(Bloomberg) -- Indonesia said fiscal and monetary policies are in sync to cushion the economy from the rising dollar, demonstrating an all-hands-on-deck approach, with the central bank signaling they’re intervening more actively to aid the rupiah.

“We work very closely with Governor Perry in order for us to be able to adjust the macro stance to adapt with this new level of pressure,” Finance Minister Sri Mulyani Indrawati said in a Bloomberg Television interview on Thursday, referring to Bank Indonesia’s top policymaker.

Indonesia is focused on ensuring that fiscal policy can work as “an effective and credible shock absorber,” she said on the sidelines of the International Monetary Fund and World Bank Group meetings in Washington, DC.

Governor Perry Warjiyo said in a statement from DC that the BI — whose key mandate is to ensure currency stability — will also continue to support the rupiah “with foreign exchange interventions and other necessary measures.” Hours later, the central bank said it’s intervening “more boldly” in FX markets.

The comments came as news of Israel’s retaliatory strike against Iran roiled markets, pushing currencies including the rupiah to multi-year lows against the dollar on Friday. Indonesia’s currency has been among the hardest hit in Asia this month, extending its decline to more than 2.5% in April to a four-year low.

The rupiah dropping beyond the key level of 16,000 versus the greenback — for the first time since 2020, prompted the BI to step up its interventions in the market to stem the fall. It’s also adding pressure on the central bank to raise the benchmark rate further on April 24.

“The increasingly all-of-government response is revealing a level of concern that implies a higher risk of a larger, 50bps hike (to 6.5%),” Barclays Plc economist Brian Tan wrote in Friday note.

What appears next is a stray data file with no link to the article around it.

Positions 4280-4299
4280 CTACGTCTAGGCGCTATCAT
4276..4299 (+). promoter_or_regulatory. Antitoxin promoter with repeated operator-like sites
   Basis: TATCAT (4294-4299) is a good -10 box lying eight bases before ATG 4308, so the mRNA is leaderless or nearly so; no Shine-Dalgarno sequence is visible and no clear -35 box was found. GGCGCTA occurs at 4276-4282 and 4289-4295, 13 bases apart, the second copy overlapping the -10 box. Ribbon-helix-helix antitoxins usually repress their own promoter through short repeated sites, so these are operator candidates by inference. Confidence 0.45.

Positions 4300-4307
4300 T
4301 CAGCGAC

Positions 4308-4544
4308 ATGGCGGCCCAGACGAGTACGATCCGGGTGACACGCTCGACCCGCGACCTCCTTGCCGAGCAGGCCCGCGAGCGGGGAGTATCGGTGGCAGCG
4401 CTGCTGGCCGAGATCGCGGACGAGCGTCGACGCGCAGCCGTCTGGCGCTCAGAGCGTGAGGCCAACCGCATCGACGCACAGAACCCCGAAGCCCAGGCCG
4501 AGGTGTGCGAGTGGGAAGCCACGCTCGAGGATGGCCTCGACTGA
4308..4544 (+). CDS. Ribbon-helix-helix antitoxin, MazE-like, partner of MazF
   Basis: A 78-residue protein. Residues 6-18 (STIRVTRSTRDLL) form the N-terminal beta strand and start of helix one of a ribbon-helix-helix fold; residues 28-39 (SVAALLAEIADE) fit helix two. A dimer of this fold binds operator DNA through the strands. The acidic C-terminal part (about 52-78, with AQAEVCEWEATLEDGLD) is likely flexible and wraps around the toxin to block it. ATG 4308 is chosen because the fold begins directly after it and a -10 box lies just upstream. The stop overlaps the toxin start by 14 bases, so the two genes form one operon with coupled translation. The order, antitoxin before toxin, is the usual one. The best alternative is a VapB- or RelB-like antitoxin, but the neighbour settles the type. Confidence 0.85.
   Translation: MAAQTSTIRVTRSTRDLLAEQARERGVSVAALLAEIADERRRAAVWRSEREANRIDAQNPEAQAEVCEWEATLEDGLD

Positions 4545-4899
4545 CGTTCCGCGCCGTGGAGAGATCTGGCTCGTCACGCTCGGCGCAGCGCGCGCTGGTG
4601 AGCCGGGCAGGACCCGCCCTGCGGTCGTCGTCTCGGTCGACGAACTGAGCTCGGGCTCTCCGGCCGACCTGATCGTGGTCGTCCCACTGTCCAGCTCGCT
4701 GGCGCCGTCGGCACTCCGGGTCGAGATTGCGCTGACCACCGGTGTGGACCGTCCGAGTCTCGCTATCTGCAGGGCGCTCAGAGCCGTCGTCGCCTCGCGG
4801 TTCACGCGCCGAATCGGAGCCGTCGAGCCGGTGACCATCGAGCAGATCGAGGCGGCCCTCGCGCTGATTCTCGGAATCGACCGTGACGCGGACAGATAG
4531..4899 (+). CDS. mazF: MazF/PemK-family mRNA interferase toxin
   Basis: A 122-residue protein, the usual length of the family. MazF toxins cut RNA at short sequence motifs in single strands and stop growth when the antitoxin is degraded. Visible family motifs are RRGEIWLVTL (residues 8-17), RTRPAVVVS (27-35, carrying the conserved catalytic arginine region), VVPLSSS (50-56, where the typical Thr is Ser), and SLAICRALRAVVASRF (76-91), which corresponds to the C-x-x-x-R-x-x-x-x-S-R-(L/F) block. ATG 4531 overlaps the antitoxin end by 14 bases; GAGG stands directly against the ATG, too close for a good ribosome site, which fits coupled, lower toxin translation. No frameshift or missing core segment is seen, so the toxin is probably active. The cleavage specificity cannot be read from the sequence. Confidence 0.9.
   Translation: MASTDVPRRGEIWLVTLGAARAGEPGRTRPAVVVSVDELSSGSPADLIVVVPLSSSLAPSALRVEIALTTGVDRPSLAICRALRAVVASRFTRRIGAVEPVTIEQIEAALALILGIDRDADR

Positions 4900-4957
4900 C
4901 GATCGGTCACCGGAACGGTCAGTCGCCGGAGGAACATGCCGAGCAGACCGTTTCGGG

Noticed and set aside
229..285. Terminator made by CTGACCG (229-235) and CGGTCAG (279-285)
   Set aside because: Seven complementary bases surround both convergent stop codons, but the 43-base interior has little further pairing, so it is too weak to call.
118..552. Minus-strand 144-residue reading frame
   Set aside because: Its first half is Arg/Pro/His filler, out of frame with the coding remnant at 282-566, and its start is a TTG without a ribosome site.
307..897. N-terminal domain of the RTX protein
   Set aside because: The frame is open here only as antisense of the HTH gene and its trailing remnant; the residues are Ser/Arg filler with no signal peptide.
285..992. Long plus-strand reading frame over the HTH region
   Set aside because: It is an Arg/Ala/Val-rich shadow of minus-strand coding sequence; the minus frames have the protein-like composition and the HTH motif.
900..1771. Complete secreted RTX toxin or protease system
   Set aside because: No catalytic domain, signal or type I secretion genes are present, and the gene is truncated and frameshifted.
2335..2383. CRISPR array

If the BI holds at 6%, it will likely sound hawkish and hint at the possibility of future hikes, Barclays said. Only six of 21 economists surveyed by Bloomberg so far expect the central bank to hike by 25 basis points on Wednesday, with the rest predicting a hold.

The governor, who surprised markets with a tightening in October amid the rupiah’s rout, earlier this week said that the central bank is always in the market. In the statement dated Friday, he said the BI will manage foreign flows in a market-friendly manner, underscoring the importance of stabilizing exchange rate for the nation’s resilience.

Southeast Asia’s biggest economy on Thursday told its state-owned enterprises to refrain from making large dollar purchases for its import or debt servicing requirements to avoid adding pressure on the rupiah. Natural-resource exporters were also reminded to comply with rules to repatriate dollar earnings to shore up the nation’s currency reserves.

Indrawati, during the interview in DC, said that while the strong dollar can increase the revenue from exports, it also risks adding inflationary pressures through imports.

Fiscal Outlook

Doubts over the incoming government’s fiscal policy have also been keeping the rupiah under pressure, with foreign investors sidestepping Indonesia’s debt market on concerns over Pesident-elect Prabowo Subianto’s free-lunch program. 

Without a clear financing strategy, the program could put Indonesia’s debt load at risk and threaten its investment-grade sovereign rating, which was recently affirmed by Fitch Ratings and Moody’s Ratings.

Indrawati, who will end her tenure as finance minister in October, said the budget deficit will remain under 3% and that Indonesia can sustain its 5% economic growth this year amid the higher-for-longer interest rate environment. 

“Fiscal policy that is adjusting to many structural issues, but at the same time maintained in prudent principle is going to be very important,” Indrawati said.

--With assistance from Claire Jiao and Ben Sills.

(Adds Bank Indonesia’s statement, economist comment.)

©2024 Bloomberg L.P.